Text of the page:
Graeme Storm suffers final-hole heartache to miss cut at Irish Open

Graeme Storm tee's off the 17th during day four of the Wales Open at Celtic Manor, Newport. PRESS ASSOCIATION Photo. Picture date: Sunday June 3, 2012. See PA story GOLF Wales. Photo credit should read: Martin Rickett/PA Wire. RESTRICTIONS: Use subject to restrictions. Editorial use only. No commercial use. Call +44 (0)1158 447447 for further information.
Graeme Storm tee's off the 17th during day four of the Wales Open at Celtic Manor, Newport. PRESS ASSOCIATION Photo. Picture date: Sunday June 3, 2012. See PA story GOLF Wales. Photo credit should read: Martin Rickett/PA Wire. RESTRICTIONS: Use subject to restrictions. Editorial use only. No commercial use. Call +44 (0)1158 447447 for further information.

GRAEME Storm suffered final-hole heartache as he missed the cut at the Irish Open.

Starting the day on three-under par after an impressive opening round, the Hartlepool golf star shot into the top 20 of the leaderboard when he birdied the par-five second, a hole he had eagled 24 hours earlier.

But three bogeys over five holes between seven and 12 saw Storm’s slip below the projected cut line.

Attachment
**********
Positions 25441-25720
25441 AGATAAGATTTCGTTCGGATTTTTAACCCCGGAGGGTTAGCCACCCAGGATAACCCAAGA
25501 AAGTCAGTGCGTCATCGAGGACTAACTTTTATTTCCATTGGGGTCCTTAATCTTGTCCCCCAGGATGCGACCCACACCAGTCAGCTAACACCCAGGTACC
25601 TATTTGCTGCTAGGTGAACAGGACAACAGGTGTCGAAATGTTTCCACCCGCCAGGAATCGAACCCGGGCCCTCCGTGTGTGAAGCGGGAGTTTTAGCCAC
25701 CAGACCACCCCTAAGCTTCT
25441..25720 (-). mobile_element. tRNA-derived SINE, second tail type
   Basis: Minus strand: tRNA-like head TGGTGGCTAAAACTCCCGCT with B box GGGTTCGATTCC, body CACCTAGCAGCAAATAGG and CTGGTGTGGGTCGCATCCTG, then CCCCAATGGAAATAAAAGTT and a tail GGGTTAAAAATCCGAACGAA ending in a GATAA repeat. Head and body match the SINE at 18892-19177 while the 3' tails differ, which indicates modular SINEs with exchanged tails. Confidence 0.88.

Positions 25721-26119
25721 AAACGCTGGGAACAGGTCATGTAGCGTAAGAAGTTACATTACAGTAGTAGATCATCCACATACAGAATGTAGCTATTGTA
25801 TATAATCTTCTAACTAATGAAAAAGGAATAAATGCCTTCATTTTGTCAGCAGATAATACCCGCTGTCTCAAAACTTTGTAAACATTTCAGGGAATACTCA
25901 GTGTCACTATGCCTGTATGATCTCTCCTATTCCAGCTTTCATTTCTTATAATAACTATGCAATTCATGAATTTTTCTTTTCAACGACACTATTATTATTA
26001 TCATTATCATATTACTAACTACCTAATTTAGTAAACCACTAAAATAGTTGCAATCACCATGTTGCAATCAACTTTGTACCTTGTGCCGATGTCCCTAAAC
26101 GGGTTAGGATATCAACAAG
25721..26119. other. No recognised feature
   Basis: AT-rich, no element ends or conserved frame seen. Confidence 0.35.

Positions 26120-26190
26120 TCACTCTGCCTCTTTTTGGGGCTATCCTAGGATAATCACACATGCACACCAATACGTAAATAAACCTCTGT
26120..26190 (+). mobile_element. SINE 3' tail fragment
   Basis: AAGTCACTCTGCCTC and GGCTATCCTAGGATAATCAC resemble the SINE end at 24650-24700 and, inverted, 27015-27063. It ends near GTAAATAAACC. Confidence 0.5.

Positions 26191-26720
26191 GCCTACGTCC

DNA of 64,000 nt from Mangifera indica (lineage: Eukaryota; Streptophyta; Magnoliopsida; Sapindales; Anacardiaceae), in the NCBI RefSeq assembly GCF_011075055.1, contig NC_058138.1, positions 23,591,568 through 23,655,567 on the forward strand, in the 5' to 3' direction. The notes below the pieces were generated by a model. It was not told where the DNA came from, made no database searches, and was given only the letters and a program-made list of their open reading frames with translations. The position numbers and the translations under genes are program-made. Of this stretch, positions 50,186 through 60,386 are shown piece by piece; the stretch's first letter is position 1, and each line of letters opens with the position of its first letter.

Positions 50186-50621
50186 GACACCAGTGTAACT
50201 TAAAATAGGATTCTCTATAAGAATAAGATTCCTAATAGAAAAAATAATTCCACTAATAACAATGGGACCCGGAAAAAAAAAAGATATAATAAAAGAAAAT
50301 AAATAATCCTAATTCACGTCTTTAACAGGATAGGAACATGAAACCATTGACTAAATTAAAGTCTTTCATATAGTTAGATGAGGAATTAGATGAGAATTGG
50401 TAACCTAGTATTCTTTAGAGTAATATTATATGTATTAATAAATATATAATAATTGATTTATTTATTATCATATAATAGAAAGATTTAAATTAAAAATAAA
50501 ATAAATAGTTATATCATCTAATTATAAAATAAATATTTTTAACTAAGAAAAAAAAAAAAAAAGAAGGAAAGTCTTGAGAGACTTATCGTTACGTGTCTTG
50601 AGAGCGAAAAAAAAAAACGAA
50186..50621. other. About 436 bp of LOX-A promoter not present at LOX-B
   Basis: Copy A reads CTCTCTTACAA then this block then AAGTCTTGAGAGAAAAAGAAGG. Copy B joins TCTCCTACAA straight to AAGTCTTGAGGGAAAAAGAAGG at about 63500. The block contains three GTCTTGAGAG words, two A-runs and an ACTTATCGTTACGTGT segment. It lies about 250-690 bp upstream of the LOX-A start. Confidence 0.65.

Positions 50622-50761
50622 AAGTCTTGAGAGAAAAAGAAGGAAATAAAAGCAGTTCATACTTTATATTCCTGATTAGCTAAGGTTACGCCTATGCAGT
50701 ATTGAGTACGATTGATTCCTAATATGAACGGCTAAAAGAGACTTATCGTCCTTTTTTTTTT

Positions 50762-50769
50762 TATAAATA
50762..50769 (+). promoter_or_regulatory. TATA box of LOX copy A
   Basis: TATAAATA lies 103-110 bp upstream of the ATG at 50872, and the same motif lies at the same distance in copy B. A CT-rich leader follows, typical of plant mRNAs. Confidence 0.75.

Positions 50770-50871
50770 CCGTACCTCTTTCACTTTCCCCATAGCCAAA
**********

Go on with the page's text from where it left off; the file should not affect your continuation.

A birdie on the par-three 14th restored hope, but he dropped another shot on the next.

However, he sunk a crucial birdie on the par-five 17th to put him back above the projected cut line.

A par would have seen him home on the par-four 18th, but he took five shots and so missed out on the weekend’s play, finishing his tournament on one-under.

France’s Gregory Bourdy leads on 12-under, but Ireland’s Padraig Harrington is just two shots behind.

And Harrington, one of only two home winners of the Irish Open since 1982, has given himself the chance to do it again.

While local heroes Rory McIlroy, Darren Clarke and Graeme McDowell are all still around for the weekend - for Open champion Clarke it was a first cut made all year - they would all pay a lot for Harrington’s position.

The 40-year-old Dubliner is not exactly oozing confidence yet, however.

“I’m playing a game I’m not familiar with,” he said. “I’m hitting far more fairways and greens than normal and I know I could play better if I trusted it a bit more.

“I’ve shortened my swing significantly and I didn’t really put myself in any trouble. It was as stress-free a 67 as you could get in these conditions.”

Bourdy and second-placed Mark Foster also shot 67, while Foster’s fellow Englishman Paul Waring - playing his first event for over a year following wrist surgery - had a 65 to join Harrington and Italian Lorenzo Gagli (66).

Harrington won the tournament five years ago, won his first major at Carnoustie two months later and the following season added two more.

He would love the same to happen and he does not rule it out.

“I know they are around the corner and they tend to come like buses. When you get one a few more arrive very quickly.”